Media Armchair Cinephile 

Funny strange, or Funny Ha Ha?

Sometimes a little obscurity isn’t such a bad thing. Reading through some of this month’s year-end recaps, for instance, cinephiles may have noticed a film that has been on Top Ten lists for both 2005 and 2004, and may even have been eligible for some in 2003. With the right movie and slots in enough festivals, it seems, you can convince wave after wave of viewers that they’ve found the next big thing.

Funny Ha Ha (Wellspring) is the movie in question, a comedy of 20-something aimlessness by budding auteur Andrew Bujalski. Thankfully it’s now out on disc — Bujalski’s new film, Mutual Appreciation, is already in the can, and it would just be silly for that to show up in a theater somewhere before Zeitgeist-riders get a chance to see his debut.

The film’s title could apply to a number of recent releases that straddle the border between straight comedy and itchy provocation. Take The Lenny Bruce Performance Film (Koch Vision), for instance. Yes, Bruce was a legendary stand-up comic. But it would be a hard sell to introduce him to a newcomer with this film, which documents his next-to-last concert appearance. Bruce is haggard here, obsessed with the obscenity charges that plagued him toward the end of his career. His piercing wit is still evident, but it’s hard to watch him with tragedy lurking right around the corner.

At the other end of the spectrum is Bill Hicks: Sane Man (Ryko), a stand-up film made just before Hicks cut his first comedy album, when his too-young death was still years away. Those of us who’ve bought the records know most of the jokes captured here (although seeing them told naturally adds considerable nuance), but the doc is nearly perfect for newbies. Hicks, fresh from kicking some bad habits, dives into religion, anti-intellectualism, and teeny-bopper mall culture in routines that show he was a true heir to Bruce’s crown.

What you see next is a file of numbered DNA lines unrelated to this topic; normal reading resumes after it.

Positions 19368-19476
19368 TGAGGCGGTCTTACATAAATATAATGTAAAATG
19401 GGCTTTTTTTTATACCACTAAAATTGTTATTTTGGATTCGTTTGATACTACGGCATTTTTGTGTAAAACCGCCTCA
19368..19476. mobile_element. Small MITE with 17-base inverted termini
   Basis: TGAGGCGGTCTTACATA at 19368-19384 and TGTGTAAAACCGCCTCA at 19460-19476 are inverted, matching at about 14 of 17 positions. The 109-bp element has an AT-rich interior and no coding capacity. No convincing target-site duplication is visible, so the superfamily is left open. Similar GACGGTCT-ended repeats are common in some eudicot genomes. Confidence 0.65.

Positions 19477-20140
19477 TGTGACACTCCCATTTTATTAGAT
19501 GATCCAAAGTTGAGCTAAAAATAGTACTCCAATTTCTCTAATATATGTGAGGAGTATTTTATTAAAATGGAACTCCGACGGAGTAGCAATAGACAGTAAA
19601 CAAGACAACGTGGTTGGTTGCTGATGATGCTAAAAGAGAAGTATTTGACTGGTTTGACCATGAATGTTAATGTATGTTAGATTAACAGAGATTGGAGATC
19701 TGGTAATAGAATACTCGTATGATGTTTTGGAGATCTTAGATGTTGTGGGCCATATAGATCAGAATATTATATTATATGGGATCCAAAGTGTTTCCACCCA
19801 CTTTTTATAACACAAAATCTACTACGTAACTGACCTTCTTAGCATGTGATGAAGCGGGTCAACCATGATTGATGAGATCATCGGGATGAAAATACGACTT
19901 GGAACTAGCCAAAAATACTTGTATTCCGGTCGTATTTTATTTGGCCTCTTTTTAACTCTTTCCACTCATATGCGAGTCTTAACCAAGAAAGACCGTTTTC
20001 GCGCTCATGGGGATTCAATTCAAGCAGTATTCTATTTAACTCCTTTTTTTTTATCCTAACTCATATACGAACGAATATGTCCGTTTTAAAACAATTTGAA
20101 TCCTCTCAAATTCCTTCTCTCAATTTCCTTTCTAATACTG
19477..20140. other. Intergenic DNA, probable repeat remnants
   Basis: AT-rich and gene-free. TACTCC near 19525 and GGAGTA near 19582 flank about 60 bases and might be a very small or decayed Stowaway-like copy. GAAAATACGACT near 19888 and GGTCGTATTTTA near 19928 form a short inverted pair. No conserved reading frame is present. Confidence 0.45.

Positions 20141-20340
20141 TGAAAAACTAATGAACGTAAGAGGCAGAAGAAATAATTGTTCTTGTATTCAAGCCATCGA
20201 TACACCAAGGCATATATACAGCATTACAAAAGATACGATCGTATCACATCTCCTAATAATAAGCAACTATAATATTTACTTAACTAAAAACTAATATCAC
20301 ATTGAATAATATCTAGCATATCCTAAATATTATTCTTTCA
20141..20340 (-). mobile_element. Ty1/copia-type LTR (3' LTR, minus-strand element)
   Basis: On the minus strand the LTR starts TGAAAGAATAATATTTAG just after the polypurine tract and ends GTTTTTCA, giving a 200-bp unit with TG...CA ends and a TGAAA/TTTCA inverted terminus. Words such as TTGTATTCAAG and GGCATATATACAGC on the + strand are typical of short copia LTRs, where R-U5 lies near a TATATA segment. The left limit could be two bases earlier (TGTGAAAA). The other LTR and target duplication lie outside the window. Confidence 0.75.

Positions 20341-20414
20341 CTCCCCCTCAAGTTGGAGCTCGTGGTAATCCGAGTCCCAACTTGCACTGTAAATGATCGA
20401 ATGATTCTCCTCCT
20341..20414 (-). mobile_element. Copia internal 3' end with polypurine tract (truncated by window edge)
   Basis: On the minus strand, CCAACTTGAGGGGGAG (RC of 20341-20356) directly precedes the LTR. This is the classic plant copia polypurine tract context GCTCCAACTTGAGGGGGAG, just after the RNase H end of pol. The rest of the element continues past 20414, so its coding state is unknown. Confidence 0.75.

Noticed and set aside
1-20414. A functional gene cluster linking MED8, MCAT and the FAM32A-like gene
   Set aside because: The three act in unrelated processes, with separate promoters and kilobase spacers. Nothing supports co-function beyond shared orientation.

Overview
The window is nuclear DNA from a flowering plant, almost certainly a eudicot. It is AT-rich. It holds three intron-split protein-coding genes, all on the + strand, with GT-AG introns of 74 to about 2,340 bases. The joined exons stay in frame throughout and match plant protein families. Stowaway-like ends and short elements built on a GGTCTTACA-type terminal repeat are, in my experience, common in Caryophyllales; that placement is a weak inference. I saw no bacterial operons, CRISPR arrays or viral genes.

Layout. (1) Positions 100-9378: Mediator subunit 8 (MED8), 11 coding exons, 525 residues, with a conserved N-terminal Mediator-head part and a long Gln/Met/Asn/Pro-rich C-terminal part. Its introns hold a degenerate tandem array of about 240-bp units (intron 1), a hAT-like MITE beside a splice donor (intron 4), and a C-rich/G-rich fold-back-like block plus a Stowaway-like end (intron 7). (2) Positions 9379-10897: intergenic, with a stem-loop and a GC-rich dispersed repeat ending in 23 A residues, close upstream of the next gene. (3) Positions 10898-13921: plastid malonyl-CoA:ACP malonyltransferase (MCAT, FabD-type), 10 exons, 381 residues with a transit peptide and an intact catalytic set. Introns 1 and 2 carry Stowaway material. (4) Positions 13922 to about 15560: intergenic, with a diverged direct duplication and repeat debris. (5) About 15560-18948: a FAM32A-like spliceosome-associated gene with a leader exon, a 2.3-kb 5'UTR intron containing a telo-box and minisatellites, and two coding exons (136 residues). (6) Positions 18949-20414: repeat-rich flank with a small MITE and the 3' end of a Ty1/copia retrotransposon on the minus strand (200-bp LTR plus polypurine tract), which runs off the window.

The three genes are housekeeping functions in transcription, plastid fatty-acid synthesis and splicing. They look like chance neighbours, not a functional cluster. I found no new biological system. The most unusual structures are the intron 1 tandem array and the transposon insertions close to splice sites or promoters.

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Provocation and cultural commentary are hidden beneath layers of weirdness in Mr. Show: The Complete Collection (HBO), which collects four seasons (already available separately) of conceptual comedy by Bob Odenkirk and David Cross. The boys are so fresh-faced and friendly that you sometimes don’t notice what antisocial things they’re doing; they’re anarchists your grandmother could love.

HBO has other new comedy titles out, such as the two Tracey Ullman releases Tracey Takes On... and Live & Exposed, and Bob Odenkirk pops up briefly in the not-as-clever-as-it-thinks satire My Big Fat Independent Movie (Anchor Bay). But Mr. Show fans curious about the roots of sketch comedy might want to hunt down Beyond the Fringe (Acorn Media), a rare document of the ‘60s British satirical troupe that launched the careers of Dudley Moore and Peter Cook. A bit dry by contemporary standards, the revue nevertheless started a ball rolling that led to Monty Python, Saturday Night Live, and many other side-splittingly funny things. Acorn has also released Not Only But Always... , a biopic of sorts about Cook and Moore.

Finally, next Tuesday sees the release of last year’s sensation (well, OK, cult sensation) The Aristocrats (Lions Gate/ThinkFilm). I cannot remember a time I heard more laughter in a theater than I did at last year’s South By Southwest, where Austin’s Alamo Drafthouse hosted a midnight screening that was well-lubricated by beer and the presence of the film’s director Paul Provenza. I’ve seen it twice since, and neither screening elicited that “I think I’m going to die because I can’t breathe” laughter, which is proof of a fact every comedian knows: The crowd matters. A comedian can read a room, see what material is working, and adjust accordingly; a movie can’t.

But given the right audience or attitude, The Aristocrats is something truly special. The film’s lack of an MPAA rating — despite the fact that there’s no nudity or violence onscreen — is an indication of just how filthy the language is here, as scores of performers one-up each other in telling the most tasteless joke known to man. Hard though it may be to believe, a single joke sustains this doc for 90 minutes the same way “My Favorite Things” could become an evening’s worth of music for John Coltrane. And if you’re anything like most of the viewers I’ve seen the film with, even after the credits roll you’ll be eager to hear the joke a few more times — and the DVD’s bonus features will be happy to oblige.

By John DeFore

More by John DeFore



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